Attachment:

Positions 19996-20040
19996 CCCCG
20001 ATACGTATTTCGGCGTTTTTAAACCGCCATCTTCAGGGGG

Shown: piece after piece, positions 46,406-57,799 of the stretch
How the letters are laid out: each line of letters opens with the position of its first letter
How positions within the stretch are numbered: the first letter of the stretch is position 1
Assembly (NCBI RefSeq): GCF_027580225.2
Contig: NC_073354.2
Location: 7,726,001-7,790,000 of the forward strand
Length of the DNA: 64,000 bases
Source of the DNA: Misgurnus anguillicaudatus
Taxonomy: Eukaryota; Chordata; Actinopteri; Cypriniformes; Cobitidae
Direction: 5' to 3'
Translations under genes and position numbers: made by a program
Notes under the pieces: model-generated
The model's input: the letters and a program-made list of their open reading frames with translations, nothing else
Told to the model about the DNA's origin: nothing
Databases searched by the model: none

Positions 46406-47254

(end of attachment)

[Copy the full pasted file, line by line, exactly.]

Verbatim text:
Positions 19996-20040
19996 CCCCG
20001 ATACGTATTTCGGCGTTTTTAAACCGCCATCTTCAGGGGG

Shown: piece after piece, positions 46,406-57,799 of the stretch
How the letters are laid out: each line of letters opens with the position of its first letter
How positions within the stretch are numbered: the first letter of the stretch is position 1
Assembly (NCBI RefSeq): GCF_027580225.2
Contig: NC_073354.2
Location: 7,726,001-7,790,000 of the forward strand
Length of the DNA: 64,000 bases
Source of the DNA: Misgurnus anguillicaudatus
Taxonomy: Eukaryota; Chordata; Actinopteri; Cypriniformes; Cobitidae
Direction: 5' to 3'
Translations under genes and position numbers: made by a program
Notes under the pieces: model-generated
The model's input: the letters and a program-made list of their open reading frames with translations, nothing else
Told to the model about the DNA's origin: nothing
Databases searched by the model: none

Positions 46406-47254